Accessory Navicular Syndrome

Do you experience vague pain or throbbing in the midfoot and arch, particularly after periods of activity? Perhaps you have noticed a visible bony prominence on the inner side of your foot, just above the arch. If so, it is possible that you have Accessory Navicular Syndrome.

The accessory navicular bone is an additional bone or piece of cartilage located on the inner side of the foot, just above the arch. This anatomical structure is present in a minority of people and is incorporated within the posterior tibial tendon which attaches in this area. Therefore, this bone should not affect normal foot function.

However, in some cases, people with an accessory navicular bone can experience Accessory Navicular Syndrome when there is irritation or inflammation of the bone or posterior tibial tendon. This typically occurs in people who have flat feet, as this anatomy puts more strain on the posterior tibial tendon, which can become aggravated.

Symptoms of Accessory Navicular Syndrome include a visible bony prominence, redness, and swelling of the affected area, and vague pain or throbbing in the midfoot and arch. Adolescents are particularly at risk of experiencing symptoms due to the growth and maturation of bones during adolescence.

If you are experiencing severe pain, it’s recommended that you seek the assistance of Dr Gilbert Huang DPM. A foot and ankle surgeon will begin by evaluating your symptoms, foot structure, muscle strength, and joint motion. X-rays are typically ordered to confirm the diagnosis, and if the patient is experiencing ongoing pain or inflammation, an MRI or other imaging tests may be necessary to further evaluate the condition.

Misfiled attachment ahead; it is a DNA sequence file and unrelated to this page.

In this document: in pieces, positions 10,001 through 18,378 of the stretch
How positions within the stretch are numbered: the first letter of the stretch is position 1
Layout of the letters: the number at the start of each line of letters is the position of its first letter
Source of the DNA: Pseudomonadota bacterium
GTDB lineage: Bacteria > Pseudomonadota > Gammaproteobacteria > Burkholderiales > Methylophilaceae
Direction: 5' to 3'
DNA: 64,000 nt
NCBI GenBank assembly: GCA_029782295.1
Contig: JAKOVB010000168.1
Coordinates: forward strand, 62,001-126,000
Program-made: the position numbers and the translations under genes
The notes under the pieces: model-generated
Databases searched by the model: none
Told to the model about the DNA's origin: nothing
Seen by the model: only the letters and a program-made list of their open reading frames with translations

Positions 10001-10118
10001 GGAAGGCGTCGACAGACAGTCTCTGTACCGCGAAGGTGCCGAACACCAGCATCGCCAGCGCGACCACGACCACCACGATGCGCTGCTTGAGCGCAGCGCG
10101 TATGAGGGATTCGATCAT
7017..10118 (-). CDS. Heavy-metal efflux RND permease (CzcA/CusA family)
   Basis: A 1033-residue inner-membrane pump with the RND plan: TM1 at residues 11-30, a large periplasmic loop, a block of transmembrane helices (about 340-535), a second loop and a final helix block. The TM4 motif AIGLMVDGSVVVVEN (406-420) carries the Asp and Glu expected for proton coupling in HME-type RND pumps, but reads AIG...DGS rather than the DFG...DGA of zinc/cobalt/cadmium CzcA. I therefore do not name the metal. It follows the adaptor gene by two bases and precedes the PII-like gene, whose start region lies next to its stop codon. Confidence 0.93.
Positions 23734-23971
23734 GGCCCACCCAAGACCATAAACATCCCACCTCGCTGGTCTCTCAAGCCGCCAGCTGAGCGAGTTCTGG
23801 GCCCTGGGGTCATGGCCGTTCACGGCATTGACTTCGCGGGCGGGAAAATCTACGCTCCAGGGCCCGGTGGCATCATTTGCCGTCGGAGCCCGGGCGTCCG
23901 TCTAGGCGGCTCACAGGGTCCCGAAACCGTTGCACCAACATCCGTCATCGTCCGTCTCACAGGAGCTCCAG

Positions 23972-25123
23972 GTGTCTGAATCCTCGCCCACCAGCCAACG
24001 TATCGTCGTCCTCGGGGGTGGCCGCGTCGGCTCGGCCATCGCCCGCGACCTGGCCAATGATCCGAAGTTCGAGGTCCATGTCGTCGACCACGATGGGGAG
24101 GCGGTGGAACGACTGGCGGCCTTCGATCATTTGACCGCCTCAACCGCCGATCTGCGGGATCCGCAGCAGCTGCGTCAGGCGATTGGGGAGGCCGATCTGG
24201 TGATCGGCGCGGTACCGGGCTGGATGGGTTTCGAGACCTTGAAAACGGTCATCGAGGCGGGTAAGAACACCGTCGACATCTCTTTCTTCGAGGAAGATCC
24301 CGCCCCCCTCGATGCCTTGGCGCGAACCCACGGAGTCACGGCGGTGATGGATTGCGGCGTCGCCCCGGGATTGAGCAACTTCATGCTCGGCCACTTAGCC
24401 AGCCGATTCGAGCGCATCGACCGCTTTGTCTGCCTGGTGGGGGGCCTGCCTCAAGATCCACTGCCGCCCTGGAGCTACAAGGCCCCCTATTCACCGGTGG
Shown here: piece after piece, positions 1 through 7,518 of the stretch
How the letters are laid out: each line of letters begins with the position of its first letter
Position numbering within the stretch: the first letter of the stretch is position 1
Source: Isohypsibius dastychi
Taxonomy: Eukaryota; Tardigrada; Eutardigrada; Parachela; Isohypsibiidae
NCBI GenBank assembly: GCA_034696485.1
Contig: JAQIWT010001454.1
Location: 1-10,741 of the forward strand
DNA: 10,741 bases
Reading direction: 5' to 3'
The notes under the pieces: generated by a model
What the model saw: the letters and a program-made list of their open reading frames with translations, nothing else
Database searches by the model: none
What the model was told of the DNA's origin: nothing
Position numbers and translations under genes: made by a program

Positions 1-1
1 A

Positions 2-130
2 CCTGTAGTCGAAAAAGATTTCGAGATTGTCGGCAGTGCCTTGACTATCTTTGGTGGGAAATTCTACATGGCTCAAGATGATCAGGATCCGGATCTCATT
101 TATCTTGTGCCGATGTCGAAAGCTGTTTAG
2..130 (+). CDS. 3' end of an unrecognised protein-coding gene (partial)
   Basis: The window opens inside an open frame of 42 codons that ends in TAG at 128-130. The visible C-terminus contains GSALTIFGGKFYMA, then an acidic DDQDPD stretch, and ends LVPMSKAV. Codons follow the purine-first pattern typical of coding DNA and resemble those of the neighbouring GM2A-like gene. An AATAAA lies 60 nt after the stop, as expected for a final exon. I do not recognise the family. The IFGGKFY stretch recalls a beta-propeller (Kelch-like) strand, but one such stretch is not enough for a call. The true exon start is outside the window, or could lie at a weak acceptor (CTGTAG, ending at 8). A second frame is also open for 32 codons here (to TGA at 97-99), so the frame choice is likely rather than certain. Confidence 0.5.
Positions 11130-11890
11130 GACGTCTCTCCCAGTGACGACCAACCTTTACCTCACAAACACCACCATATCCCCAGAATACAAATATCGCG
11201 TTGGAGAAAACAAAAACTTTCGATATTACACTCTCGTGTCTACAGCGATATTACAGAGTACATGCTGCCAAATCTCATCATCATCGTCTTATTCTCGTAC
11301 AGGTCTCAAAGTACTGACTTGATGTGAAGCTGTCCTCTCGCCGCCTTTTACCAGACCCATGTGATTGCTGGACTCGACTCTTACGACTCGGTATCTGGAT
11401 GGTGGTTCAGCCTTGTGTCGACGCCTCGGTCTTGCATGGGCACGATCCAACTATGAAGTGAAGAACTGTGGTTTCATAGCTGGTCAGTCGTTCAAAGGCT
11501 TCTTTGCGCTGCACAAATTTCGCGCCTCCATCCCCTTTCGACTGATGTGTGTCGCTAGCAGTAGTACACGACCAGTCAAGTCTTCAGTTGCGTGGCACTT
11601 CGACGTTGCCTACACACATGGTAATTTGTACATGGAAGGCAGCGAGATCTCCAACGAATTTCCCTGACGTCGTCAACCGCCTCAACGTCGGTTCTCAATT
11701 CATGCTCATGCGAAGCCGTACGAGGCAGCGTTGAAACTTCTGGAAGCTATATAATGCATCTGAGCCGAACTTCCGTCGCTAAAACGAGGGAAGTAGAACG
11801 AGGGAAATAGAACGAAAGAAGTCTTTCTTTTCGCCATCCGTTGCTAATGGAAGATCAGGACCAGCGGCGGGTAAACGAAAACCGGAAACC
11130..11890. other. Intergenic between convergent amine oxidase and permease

If you are diagnosed with Accessory Navicular Syndrome, your podiatrist may recommend non-surgical treatments ranging from immobilization to physical therapy to custom orthotic devices. However, if these treatments fail to relieve your symptoms, surgery might be recommended. In these procedures, the accessory navicular bone is removed, and the posterior tibial tendon is repaired to improve its function.

In conclusion, Accessory Navicular Syndrome is a painful condition that can be managed with non-surgical treatments. However, surgery may be necessary in some cases. If you are experiencing symptoms of Accessory Navicular Syndrome, seeing Dr Gilbert Huang DPM can help diagnose and manage your symptoms while helping prevent recurrence. Remember, prompt treatment is essential in preventing long-term complications.


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